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If you are running sportsman, the only change you should make with your stick packs, is to replace the white tamiya-style connectors with Deans, Power-Pole, or other low-loss connectors.

Tamiya plugs have a tendency to melt, and fuse together.
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Old 02-10-2003, 12:54 PM   #11
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EEK!! Ur telling me they MELT and get stuck together? Well in dat case i guess i should replace em! Can u tell me 1 thing tho? Witch one a those conectors you listed is best, and what do i do, just rip off the tamiya plugs???
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Old 02-10-2003, 01:00 PM   #12
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Generally it melts with mod motors, But with older, loose connectors, I did manage to melt a set with a Trinity X-star motor, in a Pro2.

I prefer the Deans connectors.
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Old 02-10-2003, 01:34 PM   #13
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You should be fine in Sportsman, Stock class with the connectors for now. But... learn to tin, and learn to solder.. practice on some loose wires and some metal...
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Old 02-10-2003, 01:59 PM   #14
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Definitely go with the Deans if you are going to use connectors intead of direct soldering. Also, you may want to look into buying some used matched packs from the more experienced racers. They can be re-soldered into a saddle configuration if they are side by side. there are instructions for mounting a saddle pack in your manual and it does help get the center of gravity a bit lower.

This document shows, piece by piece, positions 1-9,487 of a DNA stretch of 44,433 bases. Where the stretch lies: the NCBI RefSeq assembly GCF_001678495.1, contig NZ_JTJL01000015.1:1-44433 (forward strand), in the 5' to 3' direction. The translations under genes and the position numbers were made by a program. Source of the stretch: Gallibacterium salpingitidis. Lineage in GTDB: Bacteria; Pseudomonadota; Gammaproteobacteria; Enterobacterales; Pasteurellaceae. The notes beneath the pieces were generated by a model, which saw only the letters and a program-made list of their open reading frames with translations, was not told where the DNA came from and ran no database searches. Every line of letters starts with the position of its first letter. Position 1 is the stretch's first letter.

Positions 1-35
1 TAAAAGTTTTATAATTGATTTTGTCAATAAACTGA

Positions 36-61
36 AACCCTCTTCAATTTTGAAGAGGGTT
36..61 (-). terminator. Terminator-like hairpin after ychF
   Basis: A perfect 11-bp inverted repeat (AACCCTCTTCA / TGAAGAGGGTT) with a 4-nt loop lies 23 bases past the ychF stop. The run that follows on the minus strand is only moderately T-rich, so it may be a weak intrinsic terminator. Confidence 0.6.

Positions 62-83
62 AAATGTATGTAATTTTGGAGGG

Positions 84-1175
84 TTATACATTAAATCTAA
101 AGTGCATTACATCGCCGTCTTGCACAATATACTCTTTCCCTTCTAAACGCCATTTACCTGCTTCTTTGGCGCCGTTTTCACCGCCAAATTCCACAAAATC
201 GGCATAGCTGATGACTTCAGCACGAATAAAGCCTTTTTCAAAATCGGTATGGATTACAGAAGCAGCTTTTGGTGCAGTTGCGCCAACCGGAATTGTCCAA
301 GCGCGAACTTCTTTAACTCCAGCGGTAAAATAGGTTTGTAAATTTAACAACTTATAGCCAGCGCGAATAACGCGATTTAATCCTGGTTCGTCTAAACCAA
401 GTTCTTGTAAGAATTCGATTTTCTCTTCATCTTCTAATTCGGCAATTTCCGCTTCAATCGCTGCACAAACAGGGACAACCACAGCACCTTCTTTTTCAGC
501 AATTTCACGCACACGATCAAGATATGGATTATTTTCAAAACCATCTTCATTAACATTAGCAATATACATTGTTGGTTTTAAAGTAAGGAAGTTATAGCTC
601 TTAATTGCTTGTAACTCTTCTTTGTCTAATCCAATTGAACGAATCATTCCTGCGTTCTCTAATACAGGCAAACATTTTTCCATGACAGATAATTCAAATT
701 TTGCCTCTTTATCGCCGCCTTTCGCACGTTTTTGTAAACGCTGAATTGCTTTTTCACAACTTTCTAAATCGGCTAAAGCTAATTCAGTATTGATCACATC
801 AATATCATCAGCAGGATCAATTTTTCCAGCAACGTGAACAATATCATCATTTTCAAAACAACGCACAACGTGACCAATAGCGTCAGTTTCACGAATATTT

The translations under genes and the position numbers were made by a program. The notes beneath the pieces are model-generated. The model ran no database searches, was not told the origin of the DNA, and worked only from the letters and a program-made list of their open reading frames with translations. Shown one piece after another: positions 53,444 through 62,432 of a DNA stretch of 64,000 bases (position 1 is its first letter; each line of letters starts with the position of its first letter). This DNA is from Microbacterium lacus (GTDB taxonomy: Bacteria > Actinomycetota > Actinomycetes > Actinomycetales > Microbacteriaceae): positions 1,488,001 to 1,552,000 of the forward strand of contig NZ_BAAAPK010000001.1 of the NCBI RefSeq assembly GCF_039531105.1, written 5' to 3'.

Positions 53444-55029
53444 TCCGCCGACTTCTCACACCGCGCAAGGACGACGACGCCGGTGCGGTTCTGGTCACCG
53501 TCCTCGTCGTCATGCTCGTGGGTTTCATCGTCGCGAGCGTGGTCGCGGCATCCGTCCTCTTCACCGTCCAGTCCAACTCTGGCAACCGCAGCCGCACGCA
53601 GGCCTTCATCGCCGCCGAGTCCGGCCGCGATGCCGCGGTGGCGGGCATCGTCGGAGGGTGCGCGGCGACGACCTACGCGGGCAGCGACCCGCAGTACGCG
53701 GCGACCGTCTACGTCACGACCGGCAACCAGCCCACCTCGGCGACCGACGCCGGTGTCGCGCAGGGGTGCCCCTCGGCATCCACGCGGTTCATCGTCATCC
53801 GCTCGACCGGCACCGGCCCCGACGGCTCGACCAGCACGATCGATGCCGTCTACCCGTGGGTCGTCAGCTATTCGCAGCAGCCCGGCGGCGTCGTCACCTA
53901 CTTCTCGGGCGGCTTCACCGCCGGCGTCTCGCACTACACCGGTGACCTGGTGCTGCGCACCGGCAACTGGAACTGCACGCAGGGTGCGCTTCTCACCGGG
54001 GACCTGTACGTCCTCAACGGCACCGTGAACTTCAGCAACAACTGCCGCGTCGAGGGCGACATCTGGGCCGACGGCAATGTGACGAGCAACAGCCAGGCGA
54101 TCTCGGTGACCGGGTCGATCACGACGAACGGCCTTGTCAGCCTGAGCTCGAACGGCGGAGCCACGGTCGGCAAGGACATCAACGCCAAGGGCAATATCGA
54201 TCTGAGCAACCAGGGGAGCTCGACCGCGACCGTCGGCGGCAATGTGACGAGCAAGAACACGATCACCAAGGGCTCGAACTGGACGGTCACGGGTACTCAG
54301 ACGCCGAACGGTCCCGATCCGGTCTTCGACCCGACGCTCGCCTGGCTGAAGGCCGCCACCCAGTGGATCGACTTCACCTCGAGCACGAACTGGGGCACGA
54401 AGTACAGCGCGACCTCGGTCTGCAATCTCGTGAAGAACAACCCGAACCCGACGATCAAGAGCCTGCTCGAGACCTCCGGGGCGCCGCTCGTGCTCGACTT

Since you are going to continue to play with your sprint for a bit, you may want to do a few things like replace some of those solid links in the suspension with turnbuckles. you don't need titanium just threaded rods and rod ends. It will help to set the car up to drive a little easier. you can probably replace all of them for less than 20 if you don't use Ti rods.

Before you buy a Losit or TC3. replace that radio that came with your kit with a better one. I went the same route as you and bought a sprint then bought a radio then a losi XXX-S. The radio made a big difference because you are able to fine tune your maximum throttle to keep your finger from overpowering the car. I also got tired of bumping the little knobs and knocking my setpoints around. I bought a Futaba Magnum Racer. I just liked the feel of it and it had all the features I wanted.


Don't spend too much on your sprint but do make the few changes to the rods and get help from local drivers on setting it up and make it more driveable.
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Old 02-10-2003, 02:08 PM   #15
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oops forgot a few other things.

replace that piece of crap servo saver with a kimbrough unit. they are like 10 bucks. I found that the stock unit was so weak that at full throttle, the force of cornering was more than the spring could handle and one or more of three things would happen. the car wouldn't turn at all, the turn was very delayed, coming out of the turn on power would keep the wheels locked at full turn.

my first time at the track we ended up gluing the saver together just to let me drive. of course after about two smacks against the boards I popped the cheap servo. replaced it with a JR Z590M for about 35 bucks. BIG improvement.

The thing to keep in mind is that things like the steering servo, radio, batteries, esc, wheels can be transferred to whatever car you move up to so buying them one at a time to spread the cost out is a good investment.